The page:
A. From friends, from random internet searches, from other people’s Instagram feeds. I love quotes and clearly others do too because they get a lot of likes and seem to inspire people. Sometimes they reflect the way I’m feeling and other times they don’t. I just choose quotes that appeal to me and that I think others will relate to.

Q. You review a lot of products. Are you paid for it, or do you get the products free?

A. No, not paid. And I wish! Nope, and I’ll tell you if I write a sponsored post.

Q. Do you have pets?

A. I do! Two cats live with me: rescue kitties named Otis and Bea. They are siblings but Mama Cat apparently slept around because I’m sure they have different dads. Otis is a black and white “moo” cat and Bea is a gray tabby. I love them to pieces! My husband works in another state and our old man is with him — Sparky is a 16-year-old orange cat.  I would love to have a dog, but I travel a lot and that would not be fair.

Q. Who is your favorite makeup artist?

A. I like Lisa Eldridge’s work and watch her YouTube videos for tips. Her looks are always clean and wearable. Also, Wayne Goss has great, practical advice and reviews.

Q. Do you have a YouTube channel?

A. Not yet. I plan to start one as soon as I learn to edit videos.

Q. Who are your beauty icons?

A. Marilyn Monroe, because she just had an incandescent glow. And Elizabeth Taylor was so beautiful. On a more contemporary note, Scarlett Johannson.

OK, that’s it for now. If you have any questions, send them to me here or on Instagram. I’m Makeup_Plus_50. -Ronda


Let’s talk about what’s sexy (and what’s not)


What’s sexy? A scented, warm bath is sexy.

Like many makeup-loving women, I post photos of my daily beauty looks on my Instagram account. (It’s Makeup_Plus_50, if you would like to follow me.) Instagram is a fascinating site, really, and I’ve come to like it much more than I like Facebook. Since Instagram is all about photos, I guess you could say the “picture is worth a thousand words” adage rings true, at least for me.

Anyway, I recently posted a photo in which I was wearing a top I’ve owned for awhile but never worn. I’ve lost almost 20 pounds since February and it’s more flattering now that it was then. It’s a nice, kind of sexy black top — lower cut than I wear on a daily basis but nothing crazy (see photo). The picture had been up for five or 10 minutes when it arrived: what’s known in social media parlance as a “dick pic.” For anyone unfamiliar with the term, it’s pretty self-explanatory. It’s when a guy sends a private message containing a photo of his, as they say in romance novels, engorged manhood.

I’m going out on a limb here, but I’d guess not many women are aroused by the unsolicited arrival of an up-close view of a stranger’s private parts. So, if you’re a man and you’re reading this, take it as an advisory. Do not send women you don’t know pictures of your penis. Now, if you want to send a penis pic to a woman you’re married to or seriously dating, that’s another matter entirely. If you’re both aroused by it, share away — just be aware that your sexy shots might be seen by others in the event of a breakup.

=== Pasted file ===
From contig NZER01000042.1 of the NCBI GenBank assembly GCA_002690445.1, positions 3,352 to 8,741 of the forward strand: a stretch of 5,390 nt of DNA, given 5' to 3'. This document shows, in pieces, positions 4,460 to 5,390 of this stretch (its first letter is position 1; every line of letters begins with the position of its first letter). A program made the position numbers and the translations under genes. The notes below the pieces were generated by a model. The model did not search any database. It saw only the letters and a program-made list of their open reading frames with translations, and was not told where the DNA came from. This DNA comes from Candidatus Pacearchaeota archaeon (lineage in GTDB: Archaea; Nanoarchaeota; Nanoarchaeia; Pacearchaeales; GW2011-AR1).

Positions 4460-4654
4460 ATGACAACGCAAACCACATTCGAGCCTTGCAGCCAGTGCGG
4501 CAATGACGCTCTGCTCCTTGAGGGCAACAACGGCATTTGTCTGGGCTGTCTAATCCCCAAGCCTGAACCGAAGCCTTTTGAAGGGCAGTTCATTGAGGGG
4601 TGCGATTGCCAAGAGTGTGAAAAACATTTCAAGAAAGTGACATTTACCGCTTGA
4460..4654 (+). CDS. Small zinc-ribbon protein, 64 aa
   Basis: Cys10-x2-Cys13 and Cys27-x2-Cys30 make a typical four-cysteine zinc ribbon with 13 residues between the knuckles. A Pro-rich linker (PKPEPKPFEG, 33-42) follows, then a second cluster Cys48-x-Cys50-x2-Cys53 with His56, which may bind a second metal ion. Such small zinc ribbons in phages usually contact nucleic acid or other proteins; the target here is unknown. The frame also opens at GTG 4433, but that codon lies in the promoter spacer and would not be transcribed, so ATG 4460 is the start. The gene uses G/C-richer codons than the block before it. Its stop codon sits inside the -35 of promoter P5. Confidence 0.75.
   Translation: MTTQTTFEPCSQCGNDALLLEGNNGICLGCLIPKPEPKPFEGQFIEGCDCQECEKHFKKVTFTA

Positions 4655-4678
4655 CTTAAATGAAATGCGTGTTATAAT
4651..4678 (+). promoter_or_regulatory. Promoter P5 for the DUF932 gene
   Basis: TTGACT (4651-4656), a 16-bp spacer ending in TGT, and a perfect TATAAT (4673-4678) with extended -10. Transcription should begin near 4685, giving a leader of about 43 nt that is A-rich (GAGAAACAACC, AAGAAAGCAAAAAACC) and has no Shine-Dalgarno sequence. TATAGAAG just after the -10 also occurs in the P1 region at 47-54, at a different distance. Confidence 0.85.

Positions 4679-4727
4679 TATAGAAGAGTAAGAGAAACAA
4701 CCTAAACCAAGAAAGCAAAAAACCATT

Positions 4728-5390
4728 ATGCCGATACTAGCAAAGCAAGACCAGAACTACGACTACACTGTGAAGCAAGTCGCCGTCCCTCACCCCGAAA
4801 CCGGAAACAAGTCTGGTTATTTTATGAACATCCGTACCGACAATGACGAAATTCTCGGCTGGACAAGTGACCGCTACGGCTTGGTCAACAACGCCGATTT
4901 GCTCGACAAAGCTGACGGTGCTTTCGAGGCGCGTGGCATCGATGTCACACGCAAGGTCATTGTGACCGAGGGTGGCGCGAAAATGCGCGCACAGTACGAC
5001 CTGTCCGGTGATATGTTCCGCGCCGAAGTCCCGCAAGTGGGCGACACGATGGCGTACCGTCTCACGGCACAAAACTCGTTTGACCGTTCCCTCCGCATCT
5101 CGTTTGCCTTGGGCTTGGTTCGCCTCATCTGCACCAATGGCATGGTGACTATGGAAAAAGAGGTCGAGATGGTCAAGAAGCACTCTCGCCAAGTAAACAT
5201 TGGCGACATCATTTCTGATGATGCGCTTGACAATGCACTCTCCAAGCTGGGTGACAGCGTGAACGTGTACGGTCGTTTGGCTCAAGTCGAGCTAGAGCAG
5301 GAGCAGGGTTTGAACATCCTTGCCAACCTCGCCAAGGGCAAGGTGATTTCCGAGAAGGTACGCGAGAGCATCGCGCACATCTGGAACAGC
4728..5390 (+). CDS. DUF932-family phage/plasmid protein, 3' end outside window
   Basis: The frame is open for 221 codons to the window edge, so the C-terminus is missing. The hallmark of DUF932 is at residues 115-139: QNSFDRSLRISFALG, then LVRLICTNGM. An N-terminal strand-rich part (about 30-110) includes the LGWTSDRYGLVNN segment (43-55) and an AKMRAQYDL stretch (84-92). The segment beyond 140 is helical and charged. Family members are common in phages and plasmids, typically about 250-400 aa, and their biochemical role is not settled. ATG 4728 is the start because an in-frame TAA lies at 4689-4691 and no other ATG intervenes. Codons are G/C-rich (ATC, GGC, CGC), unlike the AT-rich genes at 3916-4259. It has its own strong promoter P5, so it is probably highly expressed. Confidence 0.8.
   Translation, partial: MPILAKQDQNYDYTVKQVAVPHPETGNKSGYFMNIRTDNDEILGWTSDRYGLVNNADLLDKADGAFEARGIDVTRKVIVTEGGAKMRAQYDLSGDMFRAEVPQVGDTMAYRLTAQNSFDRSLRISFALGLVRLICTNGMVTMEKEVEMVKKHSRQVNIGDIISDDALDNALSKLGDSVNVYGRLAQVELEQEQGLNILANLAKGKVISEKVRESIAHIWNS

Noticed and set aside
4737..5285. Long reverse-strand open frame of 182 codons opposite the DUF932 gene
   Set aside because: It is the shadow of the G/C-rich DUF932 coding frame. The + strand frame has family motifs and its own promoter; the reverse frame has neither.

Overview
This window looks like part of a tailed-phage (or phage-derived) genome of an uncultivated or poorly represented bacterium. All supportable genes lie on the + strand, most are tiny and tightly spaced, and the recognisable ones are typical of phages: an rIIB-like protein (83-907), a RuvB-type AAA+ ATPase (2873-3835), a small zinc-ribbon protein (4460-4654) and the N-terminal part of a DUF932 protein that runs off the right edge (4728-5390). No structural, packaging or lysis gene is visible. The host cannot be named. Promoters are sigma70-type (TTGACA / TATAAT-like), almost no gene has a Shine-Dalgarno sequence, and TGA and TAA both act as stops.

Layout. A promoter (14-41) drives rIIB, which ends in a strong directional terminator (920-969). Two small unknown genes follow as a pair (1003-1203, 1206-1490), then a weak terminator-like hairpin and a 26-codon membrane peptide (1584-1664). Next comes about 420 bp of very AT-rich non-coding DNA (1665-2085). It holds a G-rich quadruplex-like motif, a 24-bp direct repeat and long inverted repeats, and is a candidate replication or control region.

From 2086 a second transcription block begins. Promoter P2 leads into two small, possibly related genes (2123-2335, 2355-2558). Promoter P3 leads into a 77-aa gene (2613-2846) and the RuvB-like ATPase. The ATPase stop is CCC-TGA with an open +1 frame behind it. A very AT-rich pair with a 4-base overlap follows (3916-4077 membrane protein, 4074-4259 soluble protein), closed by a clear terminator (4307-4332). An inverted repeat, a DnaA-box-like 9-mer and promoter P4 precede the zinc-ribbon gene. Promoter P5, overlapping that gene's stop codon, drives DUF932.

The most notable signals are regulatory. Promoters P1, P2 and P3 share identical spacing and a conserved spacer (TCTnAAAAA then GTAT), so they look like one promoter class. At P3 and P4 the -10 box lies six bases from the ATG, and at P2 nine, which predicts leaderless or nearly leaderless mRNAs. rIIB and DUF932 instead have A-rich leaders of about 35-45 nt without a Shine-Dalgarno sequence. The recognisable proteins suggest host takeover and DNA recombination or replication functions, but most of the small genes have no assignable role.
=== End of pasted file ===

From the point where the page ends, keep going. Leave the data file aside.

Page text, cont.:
The little black top …

Anyway, today’s special delivery got me thinking about sex and sensuality. I’m going to be candid here and say that I feel sexier now than I’ve felt in a long time. Feeling sexy is something that comes and goes in a woman’s life. There were times when I felt decidedly unsexy: when I had young children to raise and for a long time after I had cancer, for example. But today? Maybe it’s self-confidence … maybe it’s that I’m comfortable about who I am and what I want .. maybe it’s the weight I’ve lost … maybe it’s that I’ve come to terms with my age .. but I feel good and desirable and, yes, pretty darn sexy.

So, if a picture of a stranger’s private parts isn’t sexy, what is? For me, and for many women, it’s little things, such as:

  • A candlelit bath in steamy, scented water.
  • A hot stone massage.
  • The sensual slide of a balm cleanser as I wash my face.
  • An unexpected flower delivery.
  • A hot shower with my favorite scent.
  • Catching and holding my man’s eye across a crowded room — and knowing, without a word, that’s he’s thinking sexy thoughts.
  • A hand on my thigh under the table at a crowded restaurant.
  • A man who remembers my birthday without being reminded.
  • Leisurely putting on my makeup as I prepare for an evening out.
  • Jungle Gardenia perfume.
  • Jean Paul Gaultier’s Le Male cologne.
  • A kiss on the shoulder — or the neck.
  • Catching my guy looking at my lips.
  • Red lipstick and black winged liner.

That’s about all I can share here. Remember, a little mystery is terribly sexy. Remember, too, that sexiness isn’t the exclusive purview of women in their 20s or 30s. It’s so easy to get caught up in our day-to-day lives — our jobs, our errands, our children, our household tasks — that we lose sight of our sensuality as well as our sexuality.

Here’s a final tip: Your inner thoughts are manifested in the way you present yourself to the world. In other words, thinking sexy thoughts makes you sexier. – Ronda